Last night when the news broke that the Federal Reserve would slash interest rates to zero in an effort to bolster the economy and get financial markets running smoothly again (the most drastic economic measures that have been taken since the 2008 financial crisis) I’ll admit one of my first thoughts was pretty selfish: Does this mean it’s time to refinance my mortgage? And what kind of interest rate could I really get?
My husband and I bought our first place last year (I wrote about the experience here, all about how signing a 30-year, $250,000 mortgage felt so much more serious than any other commitment I’d ever made before) and our current mortgage rate stands at around 4%. I’d been considering looking into refinancing for a few months now, but hadn’t taken the next steps. This morning I reached out to one of my favorite sources Greg McBride, CFA and chief financial analyst at Bankrate.com to get his expertise.
The short answer: No, you can’t get a 0% mortgage. Rats.
McBride elaborated: “Even the government currently pays 1.4% when they want to borrow money for 30 years — and they have the luxury of being able to print money to pay it back.” If the best rate the government can get is 1.4%, we individual homeowners should expect to pay a good bit more than that.
So who qualifies for the 0% rate? “The rate the Federal Reserve cut to near 0% is a rate banks pay to borrow from each other – but overnight, not for 30 years. This rate serves as a basis for the rates on other loans and savings products,” McBride says.
With that said, mortgage rates have fallen substantially from where they were one year ago (the average 30-year fixed mortgage rate is currently 3.77%), and refinancing a mortgage is the single-biggest way most households can benefit from lower rates. “Cutting a 4.5% rate to 3.5% can shave $100, $150, or even $200 off monthly payments depending on the size of your loan,” McBride says. “But lenders have been inundated with applications, and there is a traffic jam to get on the mortgage refinancing highway. This will ease with time and mortgage rates are poised to remain low throughout 2020.”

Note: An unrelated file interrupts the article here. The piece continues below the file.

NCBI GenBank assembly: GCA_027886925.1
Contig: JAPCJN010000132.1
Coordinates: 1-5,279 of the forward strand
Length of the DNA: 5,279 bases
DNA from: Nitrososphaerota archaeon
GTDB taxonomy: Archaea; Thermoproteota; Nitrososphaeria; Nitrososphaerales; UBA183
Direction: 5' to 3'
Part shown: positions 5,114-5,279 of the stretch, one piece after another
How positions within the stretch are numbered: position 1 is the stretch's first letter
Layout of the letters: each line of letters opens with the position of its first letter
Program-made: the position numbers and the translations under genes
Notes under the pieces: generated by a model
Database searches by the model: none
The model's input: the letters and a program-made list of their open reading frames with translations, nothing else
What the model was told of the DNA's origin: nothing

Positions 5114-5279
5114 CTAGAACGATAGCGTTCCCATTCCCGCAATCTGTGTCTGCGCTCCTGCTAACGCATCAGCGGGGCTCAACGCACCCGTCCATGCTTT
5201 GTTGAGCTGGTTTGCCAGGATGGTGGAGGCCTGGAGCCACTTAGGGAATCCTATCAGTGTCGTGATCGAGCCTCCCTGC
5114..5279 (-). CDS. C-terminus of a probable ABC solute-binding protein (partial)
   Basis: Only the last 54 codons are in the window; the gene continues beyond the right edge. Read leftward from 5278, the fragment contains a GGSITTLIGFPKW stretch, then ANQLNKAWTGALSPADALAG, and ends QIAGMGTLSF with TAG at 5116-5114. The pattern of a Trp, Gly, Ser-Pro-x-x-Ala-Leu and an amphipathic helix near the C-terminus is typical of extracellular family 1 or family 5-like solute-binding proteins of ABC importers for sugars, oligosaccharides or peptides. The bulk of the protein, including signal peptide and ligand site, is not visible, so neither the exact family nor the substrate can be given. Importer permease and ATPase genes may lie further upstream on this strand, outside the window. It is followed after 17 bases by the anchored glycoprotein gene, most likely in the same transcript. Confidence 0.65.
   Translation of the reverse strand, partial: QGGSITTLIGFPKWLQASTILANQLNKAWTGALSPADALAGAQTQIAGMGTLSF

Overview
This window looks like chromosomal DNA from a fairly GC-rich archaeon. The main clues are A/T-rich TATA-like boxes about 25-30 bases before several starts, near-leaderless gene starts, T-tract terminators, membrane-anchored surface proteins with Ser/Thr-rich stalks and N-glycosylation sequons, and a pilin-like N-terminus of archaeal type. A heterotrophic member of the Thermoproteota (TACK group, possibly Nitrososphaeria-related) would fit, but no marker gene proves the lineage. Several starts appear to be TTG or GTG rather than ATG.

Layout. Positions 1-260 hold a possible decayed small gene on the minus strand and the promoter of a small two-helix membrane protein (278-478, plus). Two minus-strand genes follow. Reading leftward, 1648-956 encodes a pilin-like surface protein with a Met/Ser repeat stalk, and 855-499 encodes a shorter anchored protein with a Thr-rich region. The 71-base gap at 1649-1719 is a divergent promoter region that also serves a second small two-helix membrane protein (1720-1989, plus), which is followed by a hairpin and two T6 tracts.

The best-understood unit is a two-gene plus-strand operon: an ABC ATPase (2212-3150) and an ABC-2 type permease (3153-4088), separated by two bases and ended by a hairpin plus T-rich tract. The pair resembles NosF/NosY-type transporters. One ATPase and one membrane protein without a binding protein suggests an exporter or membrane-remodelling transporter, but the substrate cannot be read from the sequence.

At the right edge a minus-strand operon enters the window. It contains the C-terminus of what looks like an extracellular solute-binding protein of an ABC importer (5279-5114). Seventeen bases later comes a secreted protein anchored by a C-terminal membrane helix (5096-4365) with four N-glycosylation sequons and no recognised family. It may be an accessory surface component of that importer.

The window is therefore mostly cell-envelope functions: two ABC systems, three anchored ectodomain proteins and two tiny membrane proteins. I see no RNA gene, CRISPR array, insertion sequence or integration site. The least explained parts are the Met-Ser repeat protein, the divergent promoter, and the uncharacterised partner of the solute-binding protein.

If you are considering refinancing, just hold off a bit – “Waiting until the initial wave of refinancing applications work their way through the system should allow rates to normalize, and they’ll do so at levels near-historic lows,” says McBride.
Getting a deal on my mortgage would have been nice, but right now, like most people, it’s far from my greatest concern. We’re living in unprecedented times — never before has a virus like COVID-19 disrupted the world economy in such a way. Like everyone, we’re monitoring the situation as it evolves. And we’ve got you covered. Here’s a look at some of the stories the HerMoney team has whipped up over the last couple of weeks.
More from the HerMoney team:
- Jean lays out the questions you need to ask before you make any changes to your portfolio.
- Kathryn and Becca put together a list of frequently asked questions from our readers, and we checked in with experts to tackle them one by one.
- Dori dishes on what a recession really is, and how it will impact your finances.
- Dayana deconstructs the sharp market movements we’re experiencing and puts crashes, dips, recessions and corrections in perspective by showing how long they typically last.
- Beth explains how your investment goals influence how you handle sudden stock market moves.
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